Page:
Blight in the Rural South: Proliferation, Remediation, and Ethical Claims
Across rural communities in the Southern United States, the proliferation of dilapidated structures which do not meet code enforcement standards (i.e. blight) has developed into a primary concern for many communities. Using data from the United States Census Bureau, MARIS, and the United States Geological Surves [Surveys], my analysis seeks to illuminate the causal impact of blight on economic and poverty-related outcomes. I employ an instrumental variables approach using proximity to a Mississippi River tributary, controlled by proximity to the Mississippi River itself, as an instrument. I observe a causal link between blight proliferation and poor economic and poverty-related outcomes. Additionally, I find that individuals of color are more likely to live among and be affected by blight proliferation. Moreover, using literature on the topic, I discover complex ethical implications regarding persistent out-migration.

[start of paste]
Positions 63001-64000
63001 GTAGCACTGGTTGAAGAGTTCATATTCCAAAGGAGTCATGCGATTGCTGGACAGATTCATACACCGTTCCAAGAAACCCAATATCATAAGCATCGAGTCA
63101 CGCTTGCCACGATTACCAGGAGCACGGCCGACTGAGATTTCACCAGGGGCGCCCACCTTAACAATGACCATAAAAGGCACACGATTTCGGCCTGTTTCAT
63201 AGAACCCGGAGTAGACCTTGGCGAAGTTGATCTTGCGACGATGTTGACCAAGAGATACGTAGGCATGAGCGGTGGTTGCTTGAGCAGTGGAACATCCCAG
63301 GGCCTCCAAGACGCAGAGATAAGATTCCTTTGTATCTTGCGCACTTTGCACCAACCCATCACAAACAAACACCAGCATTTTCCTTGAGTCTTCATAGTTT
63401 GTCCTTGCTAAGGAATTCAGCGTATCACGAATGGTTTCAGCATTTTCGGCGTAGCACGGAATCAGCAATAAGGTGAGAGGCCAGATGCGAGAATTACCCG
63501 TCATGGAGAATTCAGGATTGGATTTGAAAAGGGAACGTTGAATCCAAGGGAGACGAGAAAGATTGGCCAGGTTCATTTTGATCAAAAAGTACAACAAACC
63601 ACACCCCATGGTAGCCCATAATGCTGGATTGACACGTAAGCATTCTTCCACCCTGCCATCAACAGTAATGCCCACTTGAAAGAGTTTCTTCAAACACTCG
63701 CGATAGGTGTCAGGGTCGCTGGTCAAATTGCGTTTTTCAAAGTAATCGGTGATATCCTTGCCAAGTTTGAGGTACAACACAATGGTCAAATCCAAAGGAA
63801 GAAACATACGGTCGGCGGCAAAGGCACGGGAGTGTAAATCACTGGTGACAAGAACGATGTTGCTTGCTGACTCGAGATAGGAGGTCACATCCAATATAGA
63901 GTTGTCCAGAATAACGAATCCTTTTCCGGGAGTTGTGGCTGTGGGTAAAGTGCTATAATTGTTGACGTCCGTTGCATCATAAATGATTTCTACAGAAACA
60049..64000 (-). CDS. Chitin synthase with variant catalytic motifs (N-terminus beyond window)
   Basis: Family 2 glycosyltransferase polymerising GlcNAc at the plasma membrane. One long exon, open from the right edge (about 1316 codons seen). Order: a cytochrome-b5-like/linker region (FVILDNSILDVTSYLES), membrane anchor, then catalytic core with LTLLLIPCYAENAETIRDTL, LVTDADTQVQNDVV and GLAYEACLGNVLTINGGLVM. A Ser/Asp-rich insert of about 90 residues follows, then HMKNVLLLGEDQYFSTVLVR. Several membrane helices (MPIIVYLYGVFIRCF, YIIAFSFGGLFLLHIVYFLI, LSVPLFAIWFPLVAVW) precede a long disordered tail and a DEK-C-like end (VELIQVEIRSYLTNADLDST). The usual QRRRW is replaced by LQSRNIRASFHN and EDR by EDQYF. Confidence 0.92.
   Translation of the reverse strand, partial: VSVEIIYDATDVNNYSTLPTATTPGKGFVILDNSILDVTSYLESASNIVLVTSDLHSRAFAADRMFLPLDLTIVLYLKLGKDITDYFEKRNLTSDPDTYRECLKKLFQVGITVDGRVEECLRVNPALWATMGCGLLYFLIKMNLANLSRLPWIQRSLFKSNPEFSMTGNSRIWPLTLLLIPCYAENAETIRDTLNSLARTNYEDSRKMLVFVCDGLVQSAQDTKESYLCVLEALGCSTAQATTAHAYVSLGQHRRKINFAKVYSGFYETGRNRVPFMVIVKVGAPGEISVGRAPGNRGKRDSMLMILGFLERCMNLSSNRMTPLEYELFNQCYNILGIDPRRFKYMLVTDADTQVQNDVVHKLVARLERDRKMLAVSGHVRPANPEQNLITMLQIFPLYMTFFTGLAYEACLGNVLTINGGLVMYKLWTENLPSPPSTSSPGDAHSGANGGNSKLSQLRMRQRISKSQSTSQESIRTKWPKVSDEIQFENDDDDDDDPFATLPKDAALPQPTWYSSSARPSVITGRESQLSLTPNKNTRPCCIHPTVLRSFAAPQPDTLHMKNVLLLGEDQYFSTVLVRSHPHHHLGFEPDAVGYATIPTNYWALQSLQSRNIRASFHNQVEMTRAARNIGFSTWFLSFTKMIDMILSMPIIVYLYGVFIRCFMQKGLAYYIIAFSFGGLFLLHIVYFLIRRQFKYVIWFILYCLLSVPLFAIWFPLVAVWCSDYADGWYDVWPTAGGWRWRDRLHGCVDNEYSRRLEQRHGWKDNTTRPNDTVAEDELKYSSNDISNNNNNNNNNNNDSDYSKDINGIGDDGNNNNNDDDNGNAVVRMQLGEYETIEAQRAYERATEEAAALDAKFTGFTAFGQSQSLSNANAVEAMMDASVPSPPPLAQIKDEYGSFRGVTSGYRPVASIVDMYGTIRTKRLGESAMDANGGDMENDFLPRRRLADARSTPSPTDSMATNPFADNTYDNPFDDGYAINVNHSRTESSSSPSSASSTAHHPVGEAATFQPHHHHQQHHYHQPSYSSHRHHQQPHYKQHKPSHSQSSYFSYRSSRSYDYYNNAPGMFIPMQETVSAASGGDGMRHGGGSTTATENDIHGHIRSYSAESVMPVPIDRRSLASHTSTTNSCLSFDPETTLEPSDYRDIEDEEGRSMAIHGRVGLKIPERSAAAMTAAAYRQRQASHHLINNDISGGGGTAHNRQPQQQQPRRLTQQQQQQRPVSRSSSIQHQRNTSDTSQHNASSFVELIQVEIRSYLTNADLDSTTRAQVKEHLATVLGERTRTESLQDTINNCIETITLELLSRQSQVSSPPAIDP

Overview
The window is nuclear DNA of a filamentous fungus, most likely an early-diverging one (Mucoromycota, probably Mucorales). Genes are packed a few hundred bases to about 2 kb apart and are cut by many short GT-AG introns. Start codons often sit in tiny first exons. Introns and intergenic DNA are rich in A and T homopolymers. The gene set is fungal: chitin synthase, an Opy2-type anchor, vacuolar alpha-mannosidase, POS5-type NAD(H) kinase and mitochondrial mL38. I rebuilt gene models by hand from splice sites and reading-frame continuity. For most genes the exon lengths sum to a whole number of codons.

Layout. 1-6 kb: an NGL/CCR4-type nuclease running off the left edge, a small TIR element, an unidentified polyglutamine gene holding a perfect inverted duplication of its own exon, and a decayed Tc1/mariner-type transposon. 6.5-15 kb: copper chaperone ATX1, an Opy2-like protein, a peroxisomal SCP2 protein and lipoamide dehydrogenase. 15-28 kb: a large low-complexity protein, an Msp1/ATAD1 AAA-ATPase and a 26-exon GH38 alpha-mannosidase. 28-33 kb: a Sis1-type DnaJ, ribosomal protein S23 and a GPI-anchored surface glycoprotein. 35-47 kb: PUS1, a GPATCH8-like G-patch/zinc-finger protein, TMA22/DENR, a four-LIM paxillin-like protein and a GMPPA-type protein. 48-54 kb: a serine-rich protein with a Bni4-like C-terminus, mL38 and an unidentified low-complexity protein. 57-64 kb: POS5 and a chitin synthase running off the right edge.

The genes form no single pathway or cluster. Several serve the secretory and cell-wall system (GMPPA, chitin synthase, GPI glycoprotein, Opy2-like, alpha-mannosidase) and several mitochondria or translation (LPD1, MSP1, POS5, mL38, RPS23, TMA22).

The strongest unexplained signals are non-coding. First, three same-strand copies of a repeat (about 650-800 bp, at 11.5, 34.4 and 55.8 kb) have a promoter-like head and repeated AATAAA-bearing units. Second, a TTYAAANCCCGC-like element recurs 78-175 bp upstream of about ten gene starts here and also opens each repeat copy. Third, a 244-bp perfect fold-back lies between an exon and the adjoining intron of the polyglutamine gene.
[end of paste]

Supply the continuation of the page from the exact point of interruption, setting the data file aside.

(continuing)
Capstone; [FULL-TEXT FREELY AVAILABLE ONLINE]Thomas Willingham is a member of the Class of 2019 of Washington and Lee University.